But, how does a new and budding author get those crucial Kindle book reviews that will help to drive up sales?
Most resources will give you common advice of:
- Build a list and ask your subscribers for reviews
- Reach out to your followers and ask them to review your book
- Ask your friends, associates, colleagues and family for reviews
That’s all fine and dandy…if you have those resources at your disposal.
But what about the rest of us?
The ones who don’t have raving fans ready to drop reviews. Or those of us without a giant email list and oodles of friends that we ‘want’ to send our ebook to?
Then you find another genius piece of advice – just exchange reviews with another author!
How clever is that, huh?
Not very, actually.
First and foremost, Amazon will delete any reviews they suspect were the result of a review swap.
Secondly, most authors who engage in this practice don’t care about your book. In most cases, they won’t even read your book. And yes, their review will be dishonest and fake.
So, what the heck are you supposed to do then to get your first set of reviews? It seems every single way of getting reviews either requires you to have an audience or get sales
Despair not, my friend because in this guide on how to get book reviews, I’ll show you.
In This Article I Will Show You:
- A proven step-by-step method how to get your book reviewed
- Tactics to getting high conversions on ebook reviews
- A simple time saving method on ebook reviews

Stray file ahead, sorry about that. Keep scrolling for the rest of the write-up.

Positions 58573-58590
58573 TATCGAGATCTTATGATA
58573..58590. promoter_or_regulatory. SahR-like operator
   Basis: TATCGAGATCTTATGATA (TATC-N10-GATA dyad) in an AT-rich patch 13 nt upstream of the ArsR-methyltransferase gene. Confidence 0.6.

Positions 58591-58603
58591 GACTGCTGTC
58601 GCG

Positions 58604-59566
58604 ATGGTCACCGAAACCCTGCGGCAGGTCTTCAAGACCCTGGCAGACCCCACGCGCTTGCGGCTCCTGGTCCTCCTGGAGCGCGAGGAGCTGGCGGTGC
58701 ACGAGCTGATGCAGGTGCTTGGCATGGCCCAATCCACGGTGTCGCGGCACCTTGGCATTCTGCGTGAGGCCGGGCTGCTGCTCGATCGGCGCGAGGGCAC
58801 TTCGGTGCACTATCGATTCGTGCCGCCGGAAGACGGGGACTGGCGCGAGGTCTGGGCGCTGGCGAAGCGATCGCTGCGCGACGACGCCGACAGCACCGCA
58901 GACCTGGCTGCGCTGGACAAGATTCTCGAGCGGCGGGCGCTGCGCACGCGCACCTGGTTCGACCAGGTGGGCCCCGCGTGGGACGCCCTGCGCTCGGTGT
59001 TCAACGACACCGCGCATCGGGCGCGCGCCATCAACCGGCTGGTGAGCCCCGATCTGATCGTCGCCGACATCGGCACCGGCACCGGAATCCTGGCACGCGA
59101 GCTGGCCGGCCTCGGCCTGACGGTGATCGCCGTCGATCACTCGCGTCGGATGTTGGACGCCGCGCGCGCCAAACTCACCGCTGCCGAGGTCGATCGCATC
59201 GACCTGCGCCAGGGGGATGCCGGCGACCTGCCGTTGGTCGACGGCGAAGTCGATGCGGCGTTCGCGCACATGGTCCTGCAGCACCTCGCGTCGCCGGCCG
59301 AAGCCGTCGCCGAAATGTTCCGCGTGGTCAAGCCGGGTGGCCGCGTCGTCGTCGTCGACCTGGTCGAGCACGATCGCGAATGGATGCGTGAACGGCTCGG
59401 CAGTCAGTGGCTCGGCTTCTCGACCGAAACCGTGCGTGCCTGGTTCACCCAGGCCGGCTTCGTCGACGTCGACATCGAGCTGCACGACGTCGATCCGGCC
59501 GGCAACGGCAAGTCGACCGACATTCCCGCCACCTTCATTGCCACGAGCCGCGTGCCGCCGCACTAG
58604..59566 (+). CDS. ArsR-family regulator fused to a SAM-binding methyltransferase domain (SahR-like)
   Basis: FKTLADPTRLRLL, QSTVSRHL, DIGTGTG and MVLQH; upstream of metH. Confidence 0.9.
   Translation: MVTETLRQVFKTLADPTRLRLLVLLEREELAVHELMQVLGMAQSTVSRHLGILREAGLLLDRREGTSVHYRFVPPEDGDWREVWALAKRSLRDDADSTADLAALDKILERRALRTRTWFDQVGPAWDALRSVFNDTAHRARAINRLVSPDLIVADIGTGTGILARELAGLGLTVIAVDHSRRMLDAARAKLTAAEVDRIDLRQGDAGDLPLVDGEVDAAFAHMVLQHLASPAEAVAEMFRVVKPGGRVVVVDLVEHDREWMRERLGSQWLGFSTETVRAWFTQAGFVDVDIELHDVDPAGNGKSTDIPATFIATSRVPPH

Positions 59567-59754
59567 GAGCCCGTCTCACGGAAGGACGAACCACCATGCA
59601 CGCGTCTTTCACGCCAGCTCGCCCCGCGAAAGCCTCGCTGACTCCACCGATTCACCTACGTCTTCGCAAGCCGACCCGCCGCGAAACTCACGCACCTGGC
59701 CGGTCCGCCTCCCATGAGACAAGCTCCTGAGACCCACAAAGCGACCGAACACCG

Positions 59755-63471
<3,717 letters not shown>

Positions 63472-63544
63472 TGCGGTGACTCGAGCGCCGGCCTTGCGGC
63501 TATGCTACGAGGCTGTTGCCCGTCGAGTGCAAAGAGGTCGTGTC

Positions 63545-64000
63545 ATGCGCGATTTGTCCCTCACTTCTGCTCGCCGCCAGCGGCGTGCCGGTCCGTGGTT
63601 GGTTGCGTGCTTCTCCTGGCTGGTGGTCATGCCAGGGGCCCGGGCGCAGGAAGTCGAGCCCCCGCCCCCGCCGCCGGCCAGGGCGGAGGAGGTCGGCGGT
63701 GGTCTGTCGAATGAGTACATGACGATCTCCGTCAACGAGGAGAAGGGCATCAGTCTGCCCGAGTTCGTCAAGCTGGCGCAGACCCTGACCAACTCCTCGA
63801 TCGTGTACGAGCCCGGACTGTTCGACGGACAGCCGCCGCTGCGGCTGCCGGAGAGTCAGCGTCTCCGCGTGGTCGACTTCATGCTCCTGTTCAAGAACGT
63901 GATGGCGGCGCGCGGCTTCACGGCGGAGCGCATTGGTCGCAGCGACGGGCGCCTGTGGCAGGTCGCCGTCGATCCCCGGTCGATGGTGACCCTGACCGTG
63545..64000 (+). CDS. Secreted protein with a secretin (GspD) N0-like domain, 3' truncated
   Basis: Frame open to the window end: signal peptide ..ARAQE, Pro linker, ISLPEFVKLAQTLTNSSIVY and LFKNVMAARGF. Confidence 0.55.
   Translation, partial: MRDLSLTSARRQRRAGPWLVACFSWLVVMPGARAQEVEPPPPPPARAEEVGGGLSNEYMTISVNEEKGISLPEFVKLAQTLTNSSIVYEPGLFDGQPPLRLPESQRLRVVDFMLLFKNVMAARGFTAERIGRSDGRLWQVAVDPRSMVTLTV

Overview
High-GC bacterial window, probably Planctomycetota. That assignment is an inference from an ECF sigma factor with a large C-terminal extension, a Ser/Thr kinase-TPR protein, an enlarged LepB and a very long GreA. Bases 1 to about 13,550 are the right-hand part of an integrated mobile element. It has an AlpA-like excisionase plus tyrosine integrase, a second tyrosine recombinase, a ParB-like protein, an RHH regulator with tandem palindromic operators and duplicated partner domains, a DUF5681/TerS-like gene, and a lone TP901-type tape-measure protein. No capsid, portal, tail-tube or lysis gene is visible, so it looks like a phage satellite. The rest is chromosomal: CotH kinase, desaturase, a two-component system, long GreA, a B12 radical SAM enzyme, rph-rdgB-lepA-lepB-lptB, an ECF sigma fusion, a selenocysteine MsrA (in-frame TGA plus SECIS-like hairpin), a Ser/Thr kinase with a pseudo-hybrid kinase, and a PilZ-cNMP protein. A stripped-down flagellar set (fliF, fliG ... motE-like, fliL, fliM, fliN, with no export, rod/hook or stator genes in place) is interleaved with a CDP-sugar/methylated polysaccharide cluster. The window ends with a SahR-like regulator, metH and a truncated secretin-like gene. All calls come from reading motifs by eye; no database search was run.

A Proven Way on how to get book reviews (Despite Nobody Knowing You)
Reviews are much easier to get once you already have some. But, you need to get the ball rolling with that crucial 10-20 initial reviews before the sales. Then organic reviews will start appearing.
When I released my first book, How to Build Self-Discipline: Resist Temptations and Reach Your Long-Term Goals, I managed to get about 20 or so reviews thanks to the process I’m about to describe.
The remaining 30+ reviews, and growing every day, are organic. They come from people who bought the book and decided to review it out of their goodwill (I love you, guys!).
The thing is, I would have never gotten these 30+ reviews if it hadn’t have been for the initial 20 reviews I got.
How did I do it?
Here’s the process step by step using a fictional character to help highlight each crucial piece to this process. Our made up example is Billy, who wrote a book called 79 Secrets to a Powerful Morning Routine.
Step 1: Figure Out Which Books Are Similar to Yours
First, we need to find other books in our genre that have had success in getting decent reviews.
Our example, Billy, first goes to Amazon and starts browsing through the categories to find books similar to his work.
He goes to “Non-Fiction,” then heads over to “Self-Help,” and finds S.J. Scott’s books. He decides people who have read Scott’s books and any other books appearing on the list of “Customers Who Bought This Item Also Bought” will be a great fit for this book.